In July, I traveled to Washington DC on the Edward J. Meade Policy Fellowship through Harvard University and the Institute for Educational Leadership. As a classroom teacher (and even now as an educational researcher), I had always felt a bit distanced from and disenfranchised by educational policy. My goals for the fellowship were therefore to demystify policy for myself and to learn more about the intersection of research, practice, and policy, specifically in the domain of students' postsecondary success.
As with everything in education, however, context matters. The week before I left for DC, Alton Sterling, Philando Castile, and five Dallas police officers were shot and killed. My social media feed was awash with former students angrily railing about their own experiences with police, while other former students who are now police officers re-posted memes and articles denigrating or mocking Black Lives Matter and similar protesters. Pervading everything was a strong either/or mentality: Either you're with us, or you're against us, so state your allegiance now.
This juxtaposition of students who formerly sat side by side in my classroom was difficult to witness, especially because the grief and pain were so raw on both sides. I wondered what they would say to each other if they were to sit down together now. I wondered what I had done to prepare them for this aspect of their "postsecondary" lives, and what I could and should have done differently. Suddenly, my fellowship questions--the opportunity itself, even--seemed trivial.
Instead, I found myself thinking a lot about a study on political canvassing that has been published in Science magazine and featured on This American Life (twice in both cases, after a brief side trip through Research Ethics 101). In short, the randomized trial finds that people who interacted one-on-one with a political canvasser changed their beliefs about transgender issues, and that the effects endured three months later. I considered sharing these links with my students but held back; I worried that doing so might seem to downplay major systemic and historical injustices by implying that everything could be fixed if we would just talk to each other. In what has become such a toxic election season, clinging to these study findings seems almost hopelessly naïve.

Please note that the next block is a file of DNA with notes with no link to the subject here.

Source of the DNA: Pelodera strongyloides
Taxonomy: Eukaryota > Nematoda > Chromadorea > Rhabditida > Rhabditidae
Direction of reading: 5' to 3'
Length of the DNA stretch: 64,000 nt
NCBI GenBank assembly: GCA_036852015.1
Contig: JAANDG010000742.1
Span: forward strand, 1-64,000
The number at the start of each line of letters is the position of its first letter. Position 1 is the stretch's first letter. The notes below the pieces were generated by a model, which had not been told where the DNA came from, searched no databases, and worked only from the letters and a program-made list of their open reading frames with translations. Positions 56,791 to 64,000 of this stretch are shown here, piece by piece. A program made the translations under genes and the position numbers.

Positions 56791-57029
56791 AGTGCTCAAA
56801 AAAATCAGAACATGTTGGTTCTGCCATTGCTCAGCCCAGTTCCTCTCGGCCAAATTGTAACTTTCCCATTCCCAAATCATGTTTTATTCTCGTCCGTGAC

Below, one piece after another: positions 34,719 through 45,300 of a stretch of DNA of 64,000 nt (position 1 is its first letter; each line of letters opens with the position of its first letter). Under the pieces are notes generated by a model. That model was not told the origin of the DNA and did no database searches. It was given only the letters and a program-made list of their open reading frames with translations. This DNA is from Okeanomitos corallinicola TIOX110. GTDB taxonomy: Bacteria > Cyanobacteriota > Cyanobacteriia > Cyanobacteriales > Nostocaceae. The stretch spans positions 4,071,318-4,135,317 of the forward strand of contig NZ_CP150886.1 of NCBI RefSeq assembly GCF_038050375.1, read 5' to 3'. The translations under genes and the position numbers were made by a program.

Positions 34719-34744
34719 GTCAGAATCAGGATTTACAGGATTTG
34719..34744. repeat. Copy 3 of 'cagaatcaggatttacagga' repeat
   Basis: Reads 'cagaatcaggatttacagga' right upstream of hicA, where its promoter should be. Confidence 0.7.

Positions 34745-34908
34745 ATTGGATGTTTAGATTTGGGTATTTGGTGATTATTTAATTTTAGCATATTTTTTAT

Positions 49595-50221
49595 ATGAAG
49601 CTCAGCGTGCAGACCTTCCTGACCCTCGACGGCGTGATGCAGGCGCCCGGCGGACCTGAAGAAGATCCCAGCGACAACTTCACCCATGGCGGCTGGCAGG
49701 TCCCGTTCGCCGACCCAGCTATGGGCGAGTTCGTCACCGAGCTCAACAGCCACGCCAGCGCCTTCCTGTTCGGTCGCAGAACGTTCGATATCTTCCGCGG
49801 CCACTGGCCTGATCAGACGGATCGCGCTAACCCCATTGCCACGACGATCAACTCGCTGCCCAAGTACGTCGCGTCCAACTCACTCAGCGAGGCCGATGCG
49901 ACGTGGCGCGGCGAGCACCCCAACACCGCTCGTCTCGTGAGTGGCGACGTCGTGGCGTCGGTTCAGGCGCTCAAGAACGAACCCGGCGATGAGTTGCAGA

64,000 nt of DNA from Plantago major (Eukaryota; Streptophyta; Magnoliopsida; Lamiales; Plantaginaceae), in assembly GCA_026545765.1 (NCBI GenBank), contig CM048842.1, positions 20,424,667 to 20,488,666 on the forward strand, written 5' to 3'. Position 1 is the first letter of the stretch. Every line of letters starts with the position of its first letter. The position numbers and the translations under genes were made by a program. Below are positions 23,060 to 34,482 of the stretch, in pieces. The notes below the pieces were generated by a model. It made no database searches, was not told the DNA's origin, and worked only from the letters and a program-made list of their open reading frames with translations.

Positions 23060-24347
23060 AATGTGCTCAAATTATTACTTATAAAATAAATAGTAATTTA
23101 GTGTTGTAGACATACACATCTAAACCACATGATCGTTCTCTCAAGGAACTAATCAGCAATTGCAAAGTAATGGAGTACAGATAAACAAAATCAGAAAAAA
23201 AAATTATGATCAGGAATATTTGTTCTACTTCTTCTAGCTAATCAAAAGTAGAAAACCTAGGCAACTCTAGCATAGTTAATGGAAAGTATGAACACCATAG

Yet I personally do believe that the genuine one-on-one talking and, especially, the listening at the heart of that canvassing study is both harder than it sounds and truly a path for progress. Part of what had always appealed to me about teaching was the opportunity to have those one-on-one conversations with students. It is also part of what had always seemed alienating to me about policy: the unit of analysis shifted from the individual to organizations and systems, making everything feel (to me) depersonalized and intractable.
Surprisingly, though, my fellowship week both reaffirmed and expanded my belief in the importance of genuine dialogue. The organizational representatives with whom I met were not Orwellian automatons of some disembodied System; they were individuals who were generous with me, dedicated to their work, and aware that in education--and in life--we cannot take an either/or approach to systems vs. individuals, it must be both/and. Direct interpersonal interaction is vital, but so is building a surrounding context that supports and sustains those interactions.
For example, individual teachers may do outstanding work with individual students in their classes, but those teachers need a comprehensive, multi-layered support system--in schools, in teacher preparation programs, in the policy environment writ large--to sustain that work. But interpersonal relationships are at the core of each of those organizations; even in the sprawling system of educational policy, the scale of the work requires partnerships formed by organizational leaders around shared goals but also across differences: in philosophies, approaches, preferred levers for change. In a strange way, the system is individuals, talking and listening to each other, within and across organizations, and, ideally, with an awareness of the structures they are simultaneously operating in and trying to change from the inside out.
I should have spoken up among my students in July; I write this piece now as a humble, belated entry into that dialogue. I believe there were and are deep-seated systemic problems in our society and I believe that we have to talk and listen to each other, one-on-one, both within and across affinity groups, if we want to change that system and ourselves. This work is difficult, but perhaps the most important "postsecondary" skill for all of us is the willingness to have these conversations, with urgency, and in service of building bridges rather than barriers.